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In Mali, a mother focuses on survival
October 15, 2012
By Peter Biro
Assetou Diallo, with her brother (far right), her daughter Mariam and nephew Mohammed.
The International Rescue Committee's Peter Biro recently returned from Mali, where political turmoil and a regional drought and hunger crisis have had an especially devastating effect on children. Millions of children in Mali and the Sahel region of West Africa are believed to be physically and intellectually stunted as a result of poor diet and malnutrition over many years.
Peter recently shared one child's story with Mothering:
KATI, Mali—A week after Mohammed was born, he was abandoned by his parents and left in the care of an aunt who was already struggling to raise nine children.
“Milk is expensive and it is very hard to feed them all,” the aunt, Assetou Diallo, said as she sat in front of her home, a one-room shack next to a busy dirt road on the outskirts of the Malian capital of Bamako.
This year has been particularly difficult, the 35-year-old said. The drought killed the family’s modest crops, grown in a small garden next to the house, and the price of food has skyrocketed.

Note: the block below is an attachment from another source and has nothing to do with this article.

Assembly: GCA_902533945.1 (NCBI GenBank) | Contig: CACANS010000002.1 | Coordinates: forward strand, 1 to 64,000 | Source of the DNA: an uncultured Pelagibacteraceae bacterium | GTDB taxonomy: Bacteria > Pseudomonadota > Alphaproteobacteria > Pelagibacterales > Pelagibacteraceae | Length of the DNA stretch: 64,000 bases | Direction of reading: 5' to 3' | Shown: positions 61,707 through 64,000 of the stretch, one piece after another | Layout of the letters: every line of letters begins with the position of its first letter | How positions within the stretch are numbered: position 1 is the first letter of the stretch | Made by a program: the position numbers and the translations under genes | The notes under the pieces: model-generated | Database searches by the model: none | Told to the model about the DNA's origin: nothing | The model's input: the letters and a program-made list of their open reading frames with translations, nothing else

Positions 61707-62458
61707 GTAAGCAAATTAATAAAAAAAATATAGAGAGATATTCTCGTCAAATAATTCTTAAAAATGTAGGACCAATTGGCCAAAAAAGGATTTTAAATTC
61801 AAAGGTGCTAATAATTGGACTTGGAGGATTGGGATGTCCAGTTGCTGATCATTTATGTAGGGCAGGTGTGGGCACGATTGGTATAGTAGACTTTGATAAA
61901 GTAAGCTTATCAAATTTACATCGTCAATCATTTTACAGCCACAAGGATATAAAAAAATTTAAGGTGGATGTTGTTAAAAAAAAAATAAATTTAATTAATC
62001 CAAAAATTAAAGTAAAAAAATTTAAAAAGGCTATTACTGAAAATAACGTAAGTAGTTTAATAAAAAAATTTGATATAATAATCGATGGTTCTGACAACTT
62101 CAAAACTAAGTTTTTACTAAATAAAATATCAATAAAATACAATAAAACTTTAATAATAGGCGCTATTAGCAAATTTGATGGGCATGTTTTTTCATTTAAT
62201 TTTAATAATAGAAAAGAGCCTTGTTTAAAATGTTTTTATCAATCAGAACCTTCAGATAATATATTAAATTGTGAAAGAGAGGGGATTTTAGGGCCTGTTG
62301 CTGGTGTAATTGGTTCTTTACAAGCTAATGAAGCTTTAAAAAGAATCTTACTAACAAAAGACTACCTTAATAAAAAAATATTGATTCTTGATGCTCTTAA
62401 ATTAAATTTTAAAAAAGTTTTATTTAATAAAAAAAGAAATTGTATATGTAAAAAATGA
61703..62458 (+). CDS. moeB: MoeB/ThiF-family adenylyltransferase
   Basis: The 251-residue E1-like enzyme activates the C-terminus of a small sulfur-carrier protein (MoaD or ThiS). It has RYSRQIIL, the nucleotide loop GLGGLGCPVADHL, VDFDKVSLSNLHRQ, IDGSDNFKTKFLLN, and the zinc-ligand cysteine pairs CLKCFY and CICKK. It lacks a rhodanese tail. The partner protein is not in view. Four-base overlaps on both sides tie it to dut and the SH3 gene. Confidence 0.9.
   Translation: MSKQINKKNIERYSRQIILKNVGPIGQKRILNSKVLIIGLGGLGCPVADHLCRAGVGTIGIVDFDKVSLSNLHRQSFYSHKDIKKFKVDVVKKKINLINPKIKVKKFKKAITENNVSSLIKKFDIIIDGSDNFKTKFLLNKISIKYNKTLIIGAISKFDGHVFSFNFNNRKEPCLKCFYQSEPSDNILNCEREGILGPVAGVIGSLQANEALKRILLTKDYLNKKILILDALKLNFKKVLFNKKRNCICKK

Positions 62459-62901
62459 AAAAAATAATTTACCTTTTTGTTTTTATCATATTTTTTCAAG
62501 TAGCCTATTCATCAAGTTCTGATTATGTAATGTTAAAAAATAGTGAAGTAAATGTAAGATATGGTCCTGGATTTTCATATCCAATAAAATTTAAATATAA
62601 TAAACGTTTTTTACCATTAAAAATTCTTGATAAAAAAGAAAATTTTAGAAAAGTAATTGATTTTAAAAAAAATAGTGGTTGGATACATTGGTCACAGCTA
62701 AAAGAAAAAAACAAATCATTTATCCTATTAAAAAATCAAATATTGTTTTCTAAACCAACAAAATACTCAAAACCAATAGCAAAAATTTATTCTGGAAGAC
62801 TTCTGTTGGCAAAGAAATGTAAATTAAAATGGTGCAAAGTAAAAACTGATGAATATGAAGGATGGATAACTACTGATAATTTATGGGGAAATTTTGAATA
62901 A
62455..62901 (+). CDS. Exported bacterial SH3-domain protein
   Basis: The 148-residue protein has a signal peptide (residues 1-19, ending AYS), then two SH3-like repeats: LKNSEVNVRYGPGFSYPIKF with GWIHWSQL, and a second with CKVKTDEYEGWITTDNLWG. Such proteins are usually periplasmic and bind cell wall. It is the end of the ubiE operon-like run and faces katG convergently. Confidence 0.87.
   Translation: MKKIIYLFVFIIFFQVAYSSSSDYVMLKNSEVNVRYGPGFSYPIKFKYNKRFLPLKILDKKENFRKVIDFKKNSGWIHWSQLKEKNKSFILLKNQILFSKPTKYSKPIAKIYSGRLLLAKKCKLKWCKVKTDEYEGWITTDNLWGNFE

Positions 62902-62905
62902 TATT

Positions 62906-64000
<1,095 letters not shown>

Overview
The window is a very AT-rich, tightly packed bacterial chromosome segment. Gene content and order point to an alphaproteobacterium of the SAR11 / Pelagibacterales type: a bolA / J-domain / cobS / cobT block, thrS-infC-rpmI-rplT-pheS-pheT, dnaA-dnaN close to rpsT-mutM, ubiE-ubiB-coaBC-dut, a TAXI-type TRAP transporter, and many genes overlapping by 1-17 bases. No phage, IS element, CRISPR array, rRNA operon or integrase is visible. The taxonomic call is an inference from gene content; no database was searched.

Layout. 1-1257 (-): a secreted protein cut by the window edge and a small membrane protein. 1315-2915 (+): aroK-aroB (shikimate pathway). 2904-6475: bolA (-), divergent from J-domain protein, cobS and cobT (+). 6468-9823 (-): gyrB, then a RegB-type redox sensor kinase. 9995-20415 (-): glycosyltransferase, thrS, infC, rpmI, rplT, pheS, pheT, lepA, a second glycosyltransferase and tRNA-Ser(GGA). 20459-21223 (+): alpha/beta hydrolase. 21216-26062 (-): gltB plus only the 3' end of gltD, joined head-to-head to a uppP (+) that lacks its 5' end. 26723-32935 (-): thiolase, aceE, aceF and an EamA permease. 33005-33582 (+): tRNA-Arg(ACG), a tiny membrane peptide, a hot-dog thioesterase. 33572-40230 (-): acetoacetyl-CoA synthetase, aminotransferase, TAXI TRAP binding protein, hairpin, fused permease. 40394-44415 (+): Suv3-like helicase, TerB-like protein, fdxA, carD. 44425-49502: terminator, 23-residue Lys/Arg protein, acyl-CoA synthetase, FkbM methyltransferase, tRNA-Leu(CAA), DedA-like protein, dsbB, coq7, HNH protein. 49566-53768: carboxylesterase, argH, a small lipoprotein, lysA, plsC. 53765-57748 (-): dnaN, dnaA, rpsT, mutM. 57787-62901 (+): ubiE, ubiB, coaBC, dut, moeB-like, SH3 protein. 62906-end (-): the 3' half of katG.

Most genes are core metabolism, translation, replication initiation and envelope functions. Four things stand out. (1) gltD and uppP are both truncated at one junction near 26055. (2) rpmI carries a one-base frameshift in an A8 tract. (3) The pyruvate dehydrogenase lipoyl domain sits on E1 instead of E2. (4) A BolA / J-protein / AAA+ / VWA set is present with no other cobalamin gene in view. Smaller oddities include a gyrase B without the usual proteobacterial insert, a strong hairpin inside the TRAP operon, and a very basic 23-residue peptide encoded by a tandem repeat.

In June, Mohammed and malAssetou’s youngest daughter Mariam, began showing signs of severe malnutrition. Although he was 18 months old, Mohammed weighed a mere 12 pounds—less than half of what a healthy baby boy his age should weigh.
The children were brought to an IRC-supported health clinic where they were immediately placed on an emergency feeding program consisting of milk and peanut paste fortified with minerals and vitamins. Mohammed and Mariam were also treated for malaria and pneumonia. After two month’s treatment, the children gained 4.5 pounds.
“Their lives were in real danger,” said the IRC’s Dr. Abdourhamane Soumana, who helped treat the children...
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